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[some]thing infinitely beyond this assemblage of rural elegancies, you may have a faint notion of the unexampled beauties of this ravishing landscape.'
If the sun shines, this view of Mr. Young's can only be enjoyed
early in the morning; as that on the opposite shore, behind the
two oak trees, is, from a parity of circumstances, an afternoon
prospect. These are the finest stations on the lake for pleasing
the eye, but are much too elevated for the purpose of the artist,
who will find the picturesque points on the great island well
suited for his intention of morning and evening landscape, having
command of fore-ground, the objects well ascertained, grouped,
and disposed in the finest order of nature. A picture of the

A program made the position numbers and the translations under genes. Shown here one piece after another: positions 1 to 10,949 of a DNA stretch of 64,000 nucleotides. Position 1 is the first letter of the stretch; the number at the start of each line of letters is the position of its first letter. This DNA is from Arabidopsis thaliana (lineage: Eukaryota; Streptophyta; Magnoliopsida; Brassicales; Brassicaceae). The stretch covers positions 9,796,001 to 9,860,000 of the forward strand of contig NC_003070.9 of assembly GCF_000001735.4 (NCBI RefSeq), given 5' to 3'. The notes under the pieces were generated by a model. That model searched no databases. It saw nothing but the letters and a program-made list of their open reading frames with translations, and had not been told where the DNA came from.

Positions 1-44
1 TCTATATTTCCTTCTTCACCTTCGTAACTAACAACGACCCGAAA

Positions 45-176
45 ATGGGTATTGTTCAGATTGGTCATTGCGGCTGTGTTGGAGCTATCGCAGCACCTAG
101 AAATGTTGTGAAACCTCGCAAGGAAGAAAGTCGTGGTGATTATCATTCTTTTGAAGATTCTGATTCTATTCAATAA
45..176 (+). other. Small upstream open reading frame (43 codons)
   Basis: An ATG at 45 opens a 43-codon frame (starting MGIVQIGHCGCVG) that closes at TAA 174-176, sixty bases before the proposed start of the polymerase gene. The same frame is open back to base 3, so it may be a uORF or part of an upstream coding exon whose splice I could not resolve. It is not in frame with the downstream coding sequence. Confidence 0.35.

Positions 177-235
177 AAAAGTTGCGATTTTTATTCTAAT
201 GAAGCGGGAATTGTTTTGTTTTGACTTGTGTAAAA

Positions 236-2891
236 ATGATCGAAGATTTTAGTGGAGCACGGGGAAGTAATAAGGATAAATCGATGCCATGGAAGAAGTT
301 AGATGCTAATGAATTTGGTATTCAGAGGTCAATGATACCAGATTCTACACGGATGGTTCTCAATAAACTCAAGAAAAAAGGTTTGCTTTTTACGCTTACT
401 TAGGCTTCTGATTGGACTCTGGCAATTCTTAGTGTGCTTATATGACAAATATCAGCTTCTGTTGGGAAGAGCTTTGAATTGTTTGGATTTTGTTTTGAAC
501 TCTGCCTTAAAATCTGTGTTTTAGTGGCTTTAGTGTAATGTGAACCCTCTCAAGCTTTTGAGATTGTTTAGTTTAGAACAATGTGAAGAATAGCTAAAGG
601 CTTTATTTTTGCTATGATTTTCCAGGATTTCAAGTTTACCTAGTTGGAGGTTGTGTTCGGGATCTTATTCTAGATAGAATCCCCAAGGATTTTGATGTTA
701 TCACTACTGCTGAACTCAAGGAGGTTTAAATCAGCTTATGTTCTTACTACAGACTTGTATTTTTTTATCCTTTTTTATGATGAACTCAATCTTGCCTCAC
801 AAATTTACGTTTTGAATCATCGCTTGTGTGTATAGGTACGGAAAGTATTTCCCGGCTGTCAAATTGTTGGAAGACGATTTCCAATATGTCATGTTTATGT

north end of the lake, taken from this island, will far exceed
the fanciful production of the happiest pencil.- This may easily
be verified by the use of the concave reflecting glass.
Rawlinson's-nab is a picturesque point, either for the eye or for the pencil. You are there advanced a great way into the lake, in the midst of the finest scenes, and with a charming fore-ground.
From the low Cat-crag, which is a little to the south of the Nab, you have a view of the south end of the lake, and as far north
|-- station, Belle Isle N|
|-- station, Brant Fell|
|-- station, Low Cat Crag|
|-- station, Rawlinson Nab|
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